Golden Silk Pheach
Golden Silk Pheach’s stand at the Maison d’Exceptions at Première Vision is dotted with black-and-white ‘Please Do Not Touch’ signs, stark against luminous swathes of silk. As we get closer, the impulse to reach out and caress these sumptuous pieces is overwhelming.
Mrs Oum Sophea Pheach comes forward to greet us, smiling, with a warmth at odds with the warnings. Formerly the Director of the National Center of Cambodian Silk, Mrs Oum Pheach founded Golden Silk Pheach in 2002 in the Siem Reap region of Cambodia, close to the Angkor Wat Temples. Her mission is to revive and preserve the ancestral Khmer savoir-faire of hand-woven golden silk, and also to provide an artistic formation to some of Cambodia’s young generation orphaned by war.
At one time there were 10,000 skilled silk weavers in Cambodia. Today, they number 200.
Each piece of silk is produced from the yellow silkworm, a species indigenous to southeast Asia, specifically to northwest Cambodia. This rare and fragile breed yields 15 times less silk than its white counterpart, and requires 24/7 care in feeding, cleaning and handling. The yellow silkworms are nourished exclusively with fresh, washed and cooled mulberry leaves which are replenished three times a day. It is no coincidence that the center is located in the heart of a mulberry forest. Their breeding space is cleaned daily. Their health is monitored, contact with chemical fertilizers or insecticides would be fatal. The silk thread eventually produced is so fine that it can only be spun and twisted by hand.
“Care and patience are vital when it comes to unravelling the cocoons to get the silk. We have to remove the outer layer by hand, because that’s the coarse thread. What we need are truly soft and pliable layers underneath,” says Mrs Oum Pheach.
Then, strands are hand-knotted in 3D patterns before being dyed using natural indigo, bark and leaves from the lychee tree, Prohut bark, and Lak insect eggs, all sourced locally from the area around Angkor Wat Temples. The intensity of the indigo varies depending on the exact location and soil of the growing plant.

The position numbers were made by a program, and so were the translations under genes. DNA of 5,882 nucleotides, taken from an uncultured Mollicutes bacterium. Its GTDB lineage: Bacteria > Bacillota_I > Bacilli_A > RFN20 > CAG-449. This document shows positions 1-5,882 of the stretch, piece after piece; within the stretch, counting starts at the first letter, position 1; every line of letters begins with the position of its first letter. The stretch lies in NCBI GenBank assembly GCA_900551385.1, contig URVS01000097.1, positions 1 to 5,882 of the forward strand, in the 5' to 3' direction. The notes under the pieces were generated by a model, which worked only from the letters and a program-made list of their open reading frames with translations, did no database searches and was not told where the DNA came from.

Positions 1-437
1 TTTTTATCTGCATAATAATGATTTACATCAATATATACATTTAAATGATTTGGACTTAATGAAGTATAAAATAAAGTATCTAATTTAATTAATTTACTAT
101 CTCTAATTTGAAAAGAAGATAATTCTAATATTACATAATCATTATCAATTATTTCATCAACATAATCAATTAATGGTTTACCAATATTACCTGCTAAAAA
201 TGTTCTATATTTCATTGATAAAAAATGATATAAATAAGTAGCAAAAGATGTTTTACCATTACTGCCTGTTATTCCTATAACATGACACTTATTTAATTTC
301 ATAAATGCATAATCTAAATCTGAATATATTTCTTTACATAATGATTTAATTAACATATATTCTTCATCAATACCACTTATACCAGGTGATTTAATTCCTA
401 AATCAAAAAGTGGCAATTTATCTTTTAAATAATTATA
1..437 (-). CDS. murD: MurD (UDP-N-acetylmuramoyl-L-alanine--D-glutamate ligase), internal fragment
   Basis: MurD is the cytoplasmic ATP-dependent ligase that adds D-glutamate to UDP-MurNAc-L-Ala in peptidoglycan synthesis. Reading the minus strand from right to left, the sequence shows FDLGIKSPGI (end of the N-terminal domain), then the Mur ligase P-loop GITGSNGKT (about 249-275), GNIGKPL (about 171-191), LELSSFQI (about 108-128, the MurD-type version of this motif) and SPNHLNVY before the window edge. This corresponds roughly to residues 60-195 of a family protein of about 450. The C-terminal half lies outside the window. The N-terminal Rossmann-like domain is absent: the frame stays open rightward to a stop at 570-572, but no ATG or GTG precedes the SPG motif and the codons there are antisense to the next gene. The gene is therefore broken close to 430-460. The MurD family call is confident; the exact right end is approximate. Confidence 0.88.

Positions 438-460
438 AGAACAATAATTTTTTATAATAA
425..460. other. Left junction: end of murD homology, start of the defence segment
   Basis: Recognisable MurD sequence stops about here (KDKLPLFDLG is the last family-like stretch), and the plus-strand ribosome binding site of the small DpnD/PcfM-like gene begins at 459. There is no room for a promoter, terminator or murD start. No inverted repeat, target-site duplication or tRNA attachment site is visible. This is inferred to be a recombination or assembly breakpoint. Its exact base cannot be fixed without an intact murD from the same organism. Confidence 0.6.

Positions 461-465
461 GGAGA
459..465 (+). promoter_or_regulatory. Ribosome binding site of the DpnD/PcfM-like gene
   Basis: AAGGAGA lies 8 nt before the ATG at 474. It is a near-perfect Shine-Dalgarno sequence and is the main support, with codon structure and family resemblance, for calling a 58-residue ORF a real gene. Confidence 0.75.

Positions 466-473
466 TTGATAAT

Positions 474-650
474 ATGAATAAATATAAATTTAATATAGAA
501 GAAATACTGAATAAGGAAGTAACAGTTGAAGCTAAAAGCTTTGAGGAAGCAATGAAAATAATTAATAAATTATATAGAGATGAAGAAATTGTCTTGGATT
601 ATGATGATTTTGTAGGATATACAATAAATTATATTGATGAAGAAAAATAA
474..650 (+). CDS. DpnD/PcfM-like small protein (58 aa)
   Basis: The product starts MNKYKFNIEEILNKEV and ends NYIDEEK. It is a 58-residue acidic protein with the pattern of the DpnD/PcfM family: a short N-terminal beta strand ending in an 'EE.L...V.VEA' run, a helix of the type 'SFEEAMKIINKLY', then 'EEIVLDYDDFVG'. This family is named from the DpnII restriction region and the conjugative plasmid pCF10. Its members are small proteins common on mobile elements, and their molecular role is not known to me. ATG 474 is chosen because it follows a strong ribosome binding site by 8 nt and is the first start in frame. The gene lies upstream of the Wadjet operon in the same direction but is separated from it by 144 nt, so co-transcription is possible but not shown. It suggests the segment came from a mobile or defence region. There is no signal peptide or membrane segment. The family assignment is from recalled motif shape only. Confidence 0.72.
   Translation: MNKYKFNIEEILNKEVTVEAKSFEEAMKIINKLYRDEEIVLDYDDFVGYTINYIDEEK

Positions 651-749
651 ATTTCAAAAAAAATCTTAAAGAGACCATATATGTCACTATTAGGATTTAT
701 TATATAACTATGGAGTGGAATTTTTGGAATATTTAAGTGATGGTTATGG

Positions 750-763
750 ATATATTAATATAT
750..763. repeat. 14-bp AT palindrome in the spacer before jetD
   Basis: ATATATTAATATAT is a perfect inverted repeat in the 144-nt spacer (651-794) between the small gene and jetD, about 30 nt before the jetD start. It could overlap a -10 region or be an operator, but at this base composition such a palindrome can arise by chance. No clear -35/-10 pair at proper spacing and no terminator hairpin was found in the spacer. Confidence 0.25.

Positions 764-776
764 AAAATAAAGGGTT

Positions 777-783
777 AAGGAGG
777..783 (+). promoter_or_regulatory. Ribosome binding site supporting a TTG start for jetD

The process is natural and ecological from A to Z. The dyes are fixed using lime juice. The center generates its own electricity, gas and ventilation – essential as the temperature reached 40°, 36° in the shade, in February.
“We produce beauty from suffering,” she smiles.
Even the presentation box is made from rice husks.
Only 300 grams of silk can be dyed at one time to ensure the correct penetration of the colour. The resulting colours are delicate and subtle, enhanced by the pearly lustre of the naturally golden hand-made silk, which is (we are reliably informed) velvety soft to the touch.
The silk is then woven, or sculpted, in one of two traditional Khmer technics, raised Brocatelle and recessed Ikat brocade, inspired by an ancient fabric in the Royal Palace of Phnom Penh. Traditionally, the length of the detailing on the hem relates to the social status of the wearer.
Forming a silkweaver takes at least 10 years. To become a fully accomplished artist, 17 years.
Clients who order a customized piece have to be patient, luxury on this scale cannot be rushed. Some customized pieces can take up to two-and-a-half years to complete.
“The pattern is traced onto to graph paper, then the silk is knotted following the pattern, millimetre by millimetre, line by line. The silk advances at the rate of one centimetre per day, it is very labour intensive,” says Mrs Oum Pheach. “Each piece is entirely unique. It can take a whole year to produce a metre of fabric. This is the first time in our history that a luxury product has been handmade in Cambodia.”
The Rautenstrauch-Joest-Museum of Cologne has just purchased a kakemono for its entrance. Angela Missoni approached her to ask her to participate in a Missoni award.
And, if worn, how are these untouchable works of art laundered?
“Very simply. In cold water with a dab of shampoo.”